Dark and bright spots
A very 'dark spot' was seen in the lower left corner of Figure 3b. The probe level pseudo image (Figure 6a) shows a dark region, but only the raw image reveals the characteristic of this blemish: an elliptical spot with sharp boundaries which pass through the inside of probes. Still, the grid is visible underneath, as in one of the examples given by Simon, Korn, et al.  for cDNA arrays. The dark probes in Figure 6a are therefore likely to be caused by a physical blemish that has 'stained' the image with a dark oval, a mechanical/optical artefact that invalidates the measured intensities of the probes in the region, so all affected probes in the region should be excluded from further analysis. The 'dark spot' in Figure 2 (upper centre) also had a well defined border, although with less contrast (not shown). Three similar artefacts were seen in yet another chip, as shown in the composite picture (Figure 3).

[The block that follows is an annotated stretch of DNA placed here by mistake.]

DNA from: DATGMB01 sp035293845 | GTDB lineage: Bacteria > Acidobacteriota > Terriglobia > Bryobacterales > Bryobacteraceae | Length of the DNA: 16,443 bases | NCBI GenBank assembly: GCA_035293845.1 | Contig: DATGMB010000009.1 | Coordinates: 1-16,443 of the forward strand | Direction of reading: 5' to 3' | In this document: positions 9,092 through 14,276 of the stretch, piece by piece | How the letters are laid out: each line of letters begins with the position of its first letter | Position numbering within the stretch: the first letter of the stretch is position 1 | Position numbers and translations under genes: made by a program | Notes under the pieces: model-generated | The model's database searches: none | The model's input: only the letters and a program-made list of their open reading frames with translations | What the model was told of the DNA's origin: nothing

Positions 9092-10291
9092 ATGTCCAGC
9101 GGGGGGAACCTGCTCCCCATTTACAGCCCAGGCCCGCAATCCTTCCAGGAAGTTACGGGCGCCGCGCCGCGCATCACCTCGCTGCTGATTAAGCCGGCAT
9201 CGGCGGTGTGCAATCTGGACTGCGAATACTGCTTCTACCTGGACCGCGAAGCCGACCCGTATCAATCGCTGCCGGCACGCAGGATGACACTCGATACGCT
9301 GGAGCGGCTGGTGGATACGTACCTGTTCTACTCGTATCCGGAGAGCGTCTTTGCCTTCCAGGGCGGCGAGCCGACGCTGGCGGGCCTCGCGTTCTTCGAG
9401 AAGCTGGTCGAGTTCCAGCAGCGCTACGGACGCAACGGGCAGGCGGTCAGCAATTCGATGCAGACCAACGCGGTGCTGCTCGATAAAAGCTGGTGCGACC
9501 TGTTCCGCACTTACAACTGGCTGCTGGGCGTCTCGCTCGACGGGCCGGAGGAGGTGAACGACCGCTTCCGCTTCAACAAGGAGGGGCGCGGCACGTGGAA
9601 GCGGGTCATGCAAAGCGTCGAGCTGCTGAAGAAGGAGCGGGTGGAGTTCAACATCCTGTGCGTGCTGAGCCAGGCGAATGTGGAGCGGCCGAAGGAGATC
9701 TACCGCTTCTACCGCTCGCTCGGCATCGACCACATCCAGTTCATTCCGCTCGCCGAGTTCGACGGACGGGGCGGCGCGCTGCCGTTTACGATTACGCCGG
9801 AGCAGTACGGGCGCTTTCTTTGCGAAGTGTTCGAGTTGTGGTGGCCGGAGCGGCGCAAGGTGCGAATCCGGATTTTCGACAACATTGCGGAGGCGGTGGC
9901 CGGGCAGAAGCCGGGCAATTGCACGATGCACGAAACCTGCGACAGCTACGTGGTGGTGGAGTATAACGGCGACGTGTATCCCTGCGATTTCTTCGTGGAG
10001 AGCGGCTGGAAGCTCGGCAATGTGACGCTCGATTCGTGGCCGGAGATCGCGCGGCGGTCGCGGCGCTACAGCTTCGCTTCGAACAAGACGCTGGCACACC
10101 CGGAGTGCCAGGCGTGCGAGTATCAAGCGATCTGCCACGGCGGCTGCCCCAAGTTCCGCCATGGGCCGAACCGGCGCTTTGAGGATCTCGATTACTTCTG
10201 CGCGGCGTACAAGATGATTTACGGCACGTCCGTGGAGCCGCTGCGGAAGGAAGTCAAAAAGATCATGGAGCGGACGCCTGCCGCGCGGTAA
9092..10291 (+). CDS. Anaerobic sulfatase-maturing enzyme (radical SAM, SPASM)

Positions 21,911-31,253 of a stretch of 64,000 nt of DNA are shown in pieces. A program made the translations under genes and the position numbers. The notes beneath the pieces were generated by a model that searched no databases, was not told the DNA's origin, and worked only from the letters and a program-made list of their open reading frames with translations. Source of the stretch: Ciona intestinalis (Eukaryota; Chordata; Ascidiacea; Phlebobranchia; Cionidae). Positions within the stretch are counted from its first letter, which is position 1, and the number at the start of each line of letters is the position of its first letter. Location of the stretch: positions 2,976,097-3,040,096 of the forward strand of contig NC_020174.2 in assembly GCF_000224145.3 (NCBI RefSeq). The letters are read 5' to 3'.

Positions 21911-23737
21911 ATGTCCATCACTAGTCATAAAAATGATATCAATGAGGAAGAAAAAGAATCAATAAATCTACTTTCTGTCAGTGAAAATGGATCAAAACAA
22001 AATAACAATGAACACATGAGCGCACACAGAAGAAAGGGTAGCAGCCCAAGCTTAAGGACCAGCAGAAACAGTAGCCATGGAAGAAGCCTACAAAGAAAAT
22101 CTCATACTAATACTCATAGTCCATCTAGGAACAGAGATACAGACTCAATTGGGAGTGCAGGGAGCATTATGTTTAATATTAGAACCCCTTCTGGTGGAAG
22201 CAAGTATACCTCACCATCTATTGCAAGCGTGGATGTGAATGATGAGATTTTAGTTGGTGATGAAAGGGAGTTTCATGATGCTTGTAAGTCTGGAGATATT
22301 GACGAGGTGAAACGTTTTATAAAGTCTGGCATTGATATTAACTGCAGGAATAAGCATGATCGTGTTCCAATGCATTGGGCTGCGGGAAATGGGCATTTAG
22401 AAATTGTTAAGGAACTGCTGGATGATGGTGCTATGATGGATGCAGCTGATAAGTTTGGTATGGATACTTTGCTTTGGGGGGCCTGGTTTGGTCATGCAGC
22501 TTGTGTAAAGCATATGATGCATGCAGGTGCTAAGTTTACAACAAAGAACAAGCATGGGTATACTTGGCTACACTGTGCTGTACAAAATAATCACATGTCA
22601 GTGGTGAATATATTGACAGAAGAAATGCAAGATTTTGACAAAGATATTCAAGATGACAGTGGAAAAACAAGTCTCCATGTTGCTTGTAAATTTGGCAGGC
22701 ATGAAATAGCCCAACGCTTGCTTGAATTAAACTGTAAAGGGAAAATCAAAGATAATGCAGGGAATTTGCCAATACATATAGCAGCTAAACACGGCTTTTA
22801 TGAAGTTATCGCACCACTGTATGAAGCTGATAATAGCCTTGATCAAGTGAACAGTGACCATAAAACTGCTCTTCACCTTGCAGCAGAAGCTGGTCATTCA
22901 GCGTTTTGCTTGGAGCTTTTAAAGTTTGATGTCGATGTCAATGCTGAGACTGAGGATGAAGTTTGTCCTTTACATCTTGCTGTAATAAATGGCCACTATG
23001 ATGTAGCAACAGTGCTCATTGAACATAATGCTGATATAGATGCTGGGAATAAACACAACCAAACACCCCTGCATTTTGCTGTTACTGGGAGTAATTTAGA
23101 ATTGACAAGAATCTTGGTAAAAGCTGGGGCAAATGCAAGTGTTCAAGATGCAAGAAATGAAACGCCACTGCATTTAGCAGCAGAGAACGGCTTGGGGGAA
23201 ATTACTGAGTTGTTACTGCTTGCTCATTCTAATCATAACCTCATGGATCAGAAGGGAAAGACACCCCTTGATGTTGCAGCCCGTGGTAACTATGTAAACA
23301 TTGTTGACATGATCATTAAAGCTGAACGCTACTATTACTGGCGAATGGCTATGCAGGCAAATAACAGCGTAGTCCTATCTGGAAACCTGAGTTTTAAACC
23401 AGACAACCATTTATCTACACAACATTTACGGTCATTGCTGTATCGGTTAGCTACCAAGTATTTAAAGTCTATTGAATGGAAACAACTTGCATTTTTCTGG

Figure 6. "Dark Spot". Detail of the 'dark spot' artefact seen in the lower left corner of Figure 3. a) CEL file b) DAT file.